JWS: Good morning Steve, how are you?
SH: Morning John, yes I am good, thank you.
JWS: You’ve just come back from South America haven’t you?
SH: Yes, we’ve done three weeks over there and spent the last week back here recording. In fact, I’m putting the finishing touches to a new album this very day.
JWS: What is that going to be?
SH: It is a new rock album.
JWS: So any nice long tracks for me to enjoy on this?
SH: Well I am trying to link it all together so it’s a continuous journey. I was actually talking to Jo about that earlier, about how much space do we leave between things. There a short guitar instrumental that I think my mother will like, it’s only short but it has the trill of the guitar that makes it exciting, There was a guy I was playing with in South America called Luis Fernandes and his band Genetics, I’d call him a jazz rocker really, we were trading solos, it was a lot of fun.
I was playing with my Fernandes (guitar), I have two of them, one was Gary Moore’s but I think mine is actually sounding better than his at the moment. These things change as guitars sound different every day. It’s very strange how it changes from day to day and, you know, I can tell the difference. Others say it sounds like it normally does but I can tell when it’s responding differently, some times its the electricity but other times it something else but I can tell.
I’ve just had to get my Iron Man pedal refined, it had stopped working, so I’ve had it rebuilt. It’s actually more of a treble booster that gives you a bit of an edge to your sound and it’s all good now after failing in South America.
JWS: So I’ve heard the new ‘Foxtrot at 50’ live album, I have to say it sounds really good, very clear sounding with good clarity to the vocals too.
SH: Well that’s because we had it mixed by Chris ‘Lord-Alge’ to get that clarity of sound. I’ve not heard the Blu-Ray of the concert yet though, I’ve seen it but not heard it properly. That’s all up in Norfolk at the moment but I’m expecting it to sound equally as good though.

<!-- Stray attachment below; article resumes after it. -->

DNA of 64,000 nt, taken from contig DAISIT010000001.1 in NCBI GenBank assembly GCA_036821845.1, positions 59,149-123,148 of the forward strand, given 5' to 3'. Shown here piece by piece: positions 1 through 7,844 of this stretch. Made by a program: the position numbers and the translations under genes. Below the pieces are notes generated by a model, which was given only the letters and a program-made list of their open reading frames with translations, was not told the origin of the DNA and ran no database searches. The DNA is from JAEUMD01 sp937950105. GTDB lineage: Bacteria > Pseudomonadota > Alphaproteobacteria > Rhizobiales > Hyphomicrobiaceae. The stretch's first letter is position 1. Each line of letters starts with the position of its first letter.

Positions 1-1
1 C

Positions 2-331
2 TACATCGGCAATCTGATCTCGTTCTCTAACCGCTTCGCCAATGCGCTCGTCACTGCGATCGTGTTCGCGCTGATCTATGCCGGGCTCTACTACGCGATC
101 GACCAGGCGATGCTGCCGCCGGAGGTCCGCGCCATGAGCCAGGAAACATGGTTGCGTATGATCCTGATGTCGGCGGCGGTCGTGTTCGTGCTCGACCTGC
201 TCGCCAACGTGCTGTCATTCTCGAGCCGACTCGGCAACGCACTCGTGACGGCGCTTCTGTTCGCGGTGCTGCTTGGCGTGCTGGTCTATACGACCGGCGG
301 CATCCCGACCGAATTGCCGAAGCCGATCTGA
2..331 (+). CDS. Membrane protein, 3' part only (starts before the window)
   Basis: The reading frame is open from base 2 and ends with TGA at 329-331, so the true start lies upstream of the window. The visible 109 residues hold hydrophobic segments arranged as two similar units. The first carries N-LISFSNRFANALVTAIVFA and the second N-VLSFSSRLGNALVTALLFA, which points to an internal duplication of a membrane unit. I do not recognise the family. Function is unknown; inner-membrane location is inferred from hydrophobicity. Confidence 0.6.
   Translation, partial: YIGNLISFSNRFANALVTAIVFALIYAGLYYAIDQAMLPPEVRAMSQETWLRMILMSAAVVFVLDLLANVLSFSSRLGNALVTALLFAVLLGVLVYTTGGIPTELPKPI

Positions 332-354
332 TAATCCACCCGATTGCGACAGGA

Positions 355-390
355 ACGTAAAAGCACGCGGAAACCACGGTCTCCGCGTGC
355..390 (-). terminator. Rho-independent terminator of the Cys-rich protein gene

JWS: We saw that tour in Buxton at the Opera House and we thoroughly enjoyed it, especially as it is such a great little venue, very old and very intimate.
SH: Yes that is a great venue, as is Holmfirth in Yorkshire, where they filmed ‘Last Of The Summer Wine’. That is similar to Buxton, plus Buxton is easy for my brother John to join us as he lives in Sheffield.
JWS: I think John was with you when we saw you.
SH: Possibly, I am very pleased for how things are working out so well for him at the moment, his band, The John Hackett Band, are getting more recognition and getting good reviews, he deserves it and they are an excellent band musically too.
JWS: Actually my wife and I got married in part because of you.
SH: Really, why’s that?
JWS: When we first met we were talking and she asked what I did in my free time and I said I write music reviews and do interviews. Then I told her that I had spoken to you and she said the exact words my brother had said, “Steve Hackett from Genesis rang you!”
Then, when you did the first Genesis Revisited 2 shows in Manchester, we came along and she was overwhelmed by it all. She was very emotional, especially for Firth of Fifth, and the guitar solo reduced her to tears of happiness and joy, it was such an emotional time for her, she really enjoyed it so much.
SH: See, my mother says that I think the guitar solo does that to her, it seems to get to people, it’s a lovely melody to play as it sounds a little bit like Erik Satie. Of course, Tony Banks wrote it on piano and it has a kind of eastern melody a million miles away from what it sounds like on the guitar. It’s almost like an adagio where the guitar functions like a voice, it takes me back to my Quiet World days.
That solo seems to do things to people so a german, two French people an English guitarist and an English man came up with the whole thing. When I play that solo I feel quite secure in knowing that it’s a really good piece of music. With a nod to Bach and Erik Satie and even Ravel in the piano solo!
JWS: Anyway Steve, I think my time has gone so I’ll say thank you for your time, we’ll speak again soon I hope, keep well.
SH: Yes thanks John, you too, au-revoir for now.